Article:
LAUSD Gay Curriculum to Help End Gay Suicides and Cyberbullying? | KCET
LAUSD Gay Curriculum to Help End Gay Suicides and Cyberbullying?
It has been almost a year after Spirit Day where Twitter and Facebook turned purple on October 20th, in honor of the gay teenagers who have taken their own lives last year as a result of anti-gay bullying. Asher Brown, Tyler Clementi, Seth Walsh, Justin Aaberg, Raymond Chase, Cody J. Barker, Harrison Chase Brown, Caleb Nolt, Billy Lucas, Jeanine Blanchette and Chantal Dube are some of the gay suicides that occurred in the past year.
If those individuals were here today and enrolled within the Los Angeles Unified School District, things might have been a bit different. On Tuesday the school board approved a proposal in line with the Fair, Accurate, Inclusive and Respectful (FAIR) Education Act, a state mandate stemming from Senate Bill 48 to implement curriculum that portrays LGBT (and persons with disabilities) in a positive light. Within the next three months all staff will be trained to teach age-appropriate gay history and promote positive images of those communities.
This is the first time a school district in California has mandated a gay curriculum.
"Through this resolution and LAUSD's ongoing commitment to creating safe and affirming schools for LGBT youth, we want our youth to feel that school is a protective factor, not a risk factor," said Board Member Steve Zimmer, who introduced the FAIR Act motion and represents the 4th District, which includes West Hollywood. "We won't rest until all students are safe."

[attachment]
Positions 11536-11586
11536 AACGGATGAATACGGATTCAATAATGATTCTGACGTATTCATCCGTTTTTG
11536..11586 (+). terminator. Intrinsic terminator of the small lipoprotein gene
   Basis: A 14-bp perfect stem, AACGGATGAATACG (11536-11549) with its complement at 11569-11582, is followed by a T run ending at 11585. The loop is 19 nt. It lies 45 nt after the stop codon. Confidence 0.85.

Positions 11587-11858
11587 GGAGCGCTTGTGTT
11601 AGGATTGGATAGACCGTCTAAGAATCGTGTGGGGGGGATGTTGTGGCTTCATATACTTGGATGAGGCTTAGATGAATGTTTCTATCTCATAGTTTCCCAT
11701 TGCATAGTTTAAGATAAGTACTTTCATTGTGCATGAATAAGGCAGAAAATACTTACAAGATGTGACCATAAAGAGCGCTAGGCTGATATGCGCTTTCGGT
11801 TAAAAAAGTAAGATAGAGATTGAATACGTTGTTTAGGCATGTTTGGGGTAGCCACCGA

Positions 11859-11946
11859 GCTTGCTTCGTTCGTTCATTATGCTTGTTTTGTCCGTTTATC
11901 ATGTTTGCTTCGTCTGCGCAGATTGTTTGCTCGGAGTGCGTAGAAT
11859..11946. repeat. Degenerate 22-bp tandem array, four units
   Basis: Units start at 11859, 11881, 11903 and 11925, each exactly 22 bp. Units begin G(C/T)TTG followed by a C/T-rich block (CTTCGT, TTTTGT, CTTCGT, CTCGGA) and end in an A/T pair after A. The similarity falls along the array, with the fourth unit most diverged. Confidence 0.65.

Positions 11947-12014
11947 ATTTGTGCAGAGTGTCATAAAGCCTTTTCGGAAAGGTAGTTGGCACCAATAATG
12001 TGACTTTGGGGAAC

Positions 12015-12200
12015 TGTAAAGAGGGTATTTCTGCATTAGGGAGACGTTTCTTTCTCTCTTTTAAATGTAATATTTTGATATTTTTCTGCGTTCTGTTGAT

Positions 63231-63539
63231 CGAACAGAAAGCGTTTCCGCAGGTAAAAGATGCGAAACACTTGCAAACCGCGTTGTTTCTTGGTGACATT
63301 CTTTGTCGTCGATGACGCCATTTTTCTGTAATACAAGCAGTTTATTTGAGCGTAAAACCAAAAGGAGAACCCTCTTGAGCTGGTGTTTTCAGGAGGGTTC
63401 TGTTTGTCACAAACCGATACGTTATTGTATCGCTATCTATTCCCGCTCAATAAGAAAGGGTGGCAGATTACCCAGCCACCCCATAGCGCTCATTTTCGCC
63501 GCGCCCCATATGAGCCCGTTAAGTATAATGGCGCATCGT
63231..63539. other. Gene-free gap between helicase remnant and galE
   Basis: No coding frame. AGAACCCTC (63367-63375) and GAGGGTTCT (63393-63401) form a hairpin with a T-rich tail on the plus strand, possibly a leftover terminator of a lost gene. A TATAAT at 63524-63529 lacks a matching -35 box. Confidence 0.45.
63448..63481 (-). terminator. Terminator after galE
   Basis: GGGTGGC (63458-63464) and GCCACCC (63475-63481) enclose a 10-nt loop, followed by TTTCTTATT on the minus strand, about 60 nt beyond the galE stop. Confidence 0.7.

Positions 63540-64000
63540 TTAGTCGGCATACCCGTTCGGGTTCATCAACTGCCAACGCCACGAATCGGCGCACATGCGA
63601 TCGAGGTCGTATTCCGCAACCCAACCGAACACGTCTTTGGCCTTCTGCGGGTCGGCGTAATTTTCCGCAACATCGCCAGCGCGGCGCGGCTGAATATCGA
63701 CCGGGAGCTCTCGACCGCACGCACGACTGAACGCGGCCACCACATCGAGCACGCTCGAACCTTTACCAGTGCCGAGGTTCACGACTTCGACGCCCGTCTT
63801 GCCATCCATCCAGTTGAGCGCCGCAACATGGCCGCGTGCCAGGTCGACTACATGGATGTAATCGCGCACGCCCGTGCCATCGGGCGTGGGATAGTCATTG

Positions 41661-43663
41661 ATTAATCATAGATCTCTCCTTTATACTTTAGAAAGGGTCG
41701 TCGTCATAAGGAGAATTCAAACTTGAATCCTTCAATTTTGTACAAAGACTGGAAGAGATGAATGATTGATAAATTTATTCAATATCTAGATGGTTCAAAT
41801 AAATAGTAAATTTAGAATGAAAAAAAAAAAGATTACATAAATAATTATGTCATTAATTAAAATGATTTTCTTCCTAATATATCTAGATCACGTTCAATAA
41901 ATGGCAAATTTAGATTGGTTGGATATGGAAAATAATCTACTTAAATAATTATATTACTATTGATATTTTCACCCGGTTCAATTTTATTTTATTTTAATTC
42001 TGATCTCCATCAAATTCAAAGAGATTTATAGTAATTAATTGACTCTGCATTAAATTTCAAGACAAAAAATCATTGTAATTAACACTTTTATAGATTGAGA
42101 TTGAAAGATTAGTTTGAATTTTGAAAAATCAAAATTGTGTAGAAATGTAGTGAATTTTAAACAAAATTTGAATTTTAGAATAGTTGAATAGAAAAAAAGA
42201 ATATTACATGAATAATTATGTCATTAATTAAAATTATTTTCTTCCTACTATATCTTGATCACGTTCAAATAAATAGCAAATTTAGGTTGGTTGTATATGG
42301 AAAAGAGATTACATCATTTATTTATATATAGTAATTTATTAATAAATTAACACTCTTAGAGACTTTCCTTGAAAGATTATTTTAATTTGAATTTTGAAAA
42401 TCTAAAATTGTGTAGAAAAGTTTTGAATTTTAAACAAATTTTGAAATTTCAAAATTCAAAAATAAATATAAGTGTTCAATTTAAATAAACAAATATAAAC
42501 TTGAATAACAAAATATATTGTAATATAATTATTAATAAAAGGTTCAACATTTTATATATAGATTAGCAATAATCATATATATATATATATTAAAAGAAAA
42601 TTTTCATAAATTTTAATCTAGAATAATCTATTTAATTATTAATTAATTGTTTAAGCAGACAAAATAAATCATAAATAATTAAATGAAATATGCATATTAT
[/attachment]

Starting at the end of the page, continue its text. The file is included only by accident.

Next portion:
As LAUSD pioneers the gay curriculum in hopes to offer equality and end anti-gay bullying, some LAUSD teachers believe that this change may not have a dramatic effect on the bullying issue.
"It will ultimately be up to how comfortable teachers are with the new curriculum," said Erika Kon, a teacher at Skirball Middle School. "If they are not, the problem will persist."
"It has the potential to positively-effect kids and the way they tolerate and treat each other, but a lot of it comes from the parents," said Lisa Malek, a teacher at Westwood Elementary School. "If the students see their parents making homophobic jokes, then they are going to think it is funny and ok."
Although the LAUSD board members are for the curriculum, there are those who oppose the FAIR education act. A group called Stop SB 48 is currently attempting to overturn the act by getting signatures to create a ballot measure, scheduled to go in effect January.
Both parties for and against SB 48 have utilized social networking sites such as YouTube to put up videos of their beliefs and have created Facebook groups to share and network with others.
Arika Sato is a graduate student at the University of Southern California's Annenberg School for Communication & Journalism, which has partnered with KCET-TV to produce this blog about policy in Los Angeles.